No advance notice of termination or resignation is required.
If advance notice of resignation is given, it can be accepted, rejected, or modified by the employer.
If a notice period is rejected, the employer does not have to pay for the time not worked by the employee, since the duty to pay ends on the date the work separation becomes effective.
In general, an employer does not have to explain why it is letting an employee go - an employer can say as little or as much as it deems appropriate - an exception is in the situation of an employee who is discharged as the result of a background check covered under the Fair Credit Reporting Act (i.e., a background check performed by an outside, for-profit firm) - in that case, the employer must explain to the employee that the discharge is the result of the unfavorable report, give the employee a copy of the report, and furnish contact information for the firm that issued the report.
In most cases, it would not be a good idea to tell other employees why a coworker was let go. If curious people keep prying, the best response is to inform them that the company respects people's privacy and does not discuss personnel matters, and that they will need to ask the former employee directly if they feel they need more information.
Texas law does not require written notice of termination or layoff, but a simple, clear, and unambiguous written notice of work separation can help prevent employees from later claiming that they are owed additional pay beyond the work separation date, since they did not know they had been laid off or discharged, and they allegedly continued to "work from home", call on customers, or engage in e-mail correspondence with various parties as part of their supposed duties
Depending upon the circumstances, the following may need to be done at or near the time of work separation:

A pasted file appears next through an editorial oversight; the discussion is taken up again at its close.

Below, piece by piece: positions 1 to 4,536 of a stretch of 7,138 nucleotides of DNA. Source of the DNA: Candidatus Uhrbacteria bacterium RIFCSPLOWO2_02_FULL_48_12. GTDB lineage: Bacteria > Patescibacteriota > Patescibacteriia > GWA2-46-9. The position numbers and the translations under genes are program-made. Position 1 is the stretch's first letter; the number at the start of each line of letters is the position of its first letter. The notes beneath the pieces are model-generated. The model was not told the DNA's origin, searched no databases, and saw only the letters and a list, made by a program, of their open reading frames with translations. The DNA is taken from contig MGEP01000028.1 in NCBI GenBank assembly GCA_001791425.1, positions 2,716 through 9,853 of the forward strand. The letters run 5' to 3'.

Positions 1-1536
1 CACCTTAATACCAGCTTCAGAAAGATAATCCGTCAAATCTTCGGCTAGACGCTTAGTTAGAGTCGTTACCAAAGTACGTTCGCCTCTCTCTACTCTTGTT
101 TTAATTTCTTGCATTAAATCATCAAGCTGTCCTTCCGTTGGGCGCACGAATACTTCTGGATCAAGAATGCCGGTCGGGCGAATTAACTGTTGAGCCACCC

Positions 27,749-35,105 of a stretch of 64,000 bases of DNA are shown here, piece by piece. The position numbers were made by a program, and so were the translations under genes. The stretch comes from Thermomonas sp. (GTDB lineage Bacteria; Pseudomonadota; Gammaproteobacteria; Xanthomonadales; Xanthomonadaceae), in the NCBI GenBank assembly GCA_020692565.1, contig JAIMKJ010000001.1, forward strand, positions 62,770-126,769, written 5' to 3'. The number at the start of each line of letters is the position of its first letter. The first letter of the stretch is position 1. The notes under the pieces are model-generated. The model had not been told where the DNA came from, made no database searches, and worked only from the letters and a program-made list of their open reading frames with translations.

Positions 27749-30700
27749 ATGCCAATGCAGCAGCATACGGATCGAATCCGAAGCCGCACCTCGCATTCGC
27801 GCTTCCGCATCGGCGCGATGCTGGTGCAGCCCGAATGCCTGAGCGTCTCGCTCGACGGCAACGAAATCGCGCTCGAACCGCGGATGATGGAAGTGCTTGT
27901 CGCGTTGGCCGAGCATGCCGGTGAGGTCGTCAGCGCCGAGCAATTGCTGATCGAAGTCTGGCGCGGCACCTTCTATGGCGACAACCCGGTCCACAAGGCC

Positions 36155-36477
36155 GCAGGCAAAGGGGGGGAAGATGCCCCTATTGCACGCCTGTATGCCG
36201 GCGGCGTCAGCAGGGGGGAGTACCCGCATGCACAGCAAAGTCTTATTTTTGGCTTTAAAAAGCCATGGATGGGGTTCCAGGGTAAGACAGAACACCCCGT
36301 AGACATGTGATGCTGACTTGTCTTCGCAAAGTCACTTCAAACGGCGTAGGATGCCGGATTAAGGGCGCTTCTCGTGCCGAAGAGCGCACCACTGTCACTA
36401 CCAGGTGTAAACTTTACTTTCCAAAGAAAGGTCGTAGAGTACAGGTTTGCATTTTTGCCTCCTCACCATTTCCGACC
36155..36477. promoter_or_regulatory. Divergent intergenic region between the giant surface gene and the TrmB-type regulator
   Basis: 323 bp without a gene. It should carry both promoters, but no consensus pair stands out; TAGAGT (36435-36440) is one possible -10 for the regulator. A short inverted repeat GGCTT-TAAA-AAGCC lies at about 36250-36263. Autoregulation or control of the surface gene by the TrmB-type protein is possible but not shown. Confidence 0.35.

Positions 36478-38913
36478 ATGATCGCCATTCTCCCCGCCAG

the employer needs to make a final wage payment within six calendar days for a layoff or discharge, or by the next regularly scheduled payday for a resignation;
if the employee had health insurance, the employer should give notice under state or federal COBRA laws;
in case of a mass layoff, the employer should give a WARN notice to affected employees and the state;
normally, except in the event of a mass layoff, no notice to the state of Texas is required for any kind of work separation, but if the employee was subject to a wage garnishment order for child support or alimony, the employer must notify the New Hire division of the Attorney General's office within seven days of the work separation; and
for employees who are under child support orders, the employer must notify the Attorney General's office (https://portal.cs.oag.state.tx.us/wps/portal/EmployerHome) within seven calendar days of the effective date of work separation, and in case of certain lump-sum payments of severance pay, bonuses, commissions, accrued leave, or similar post-termination payments, any child support or alimony amounts must be taken out of such payments.
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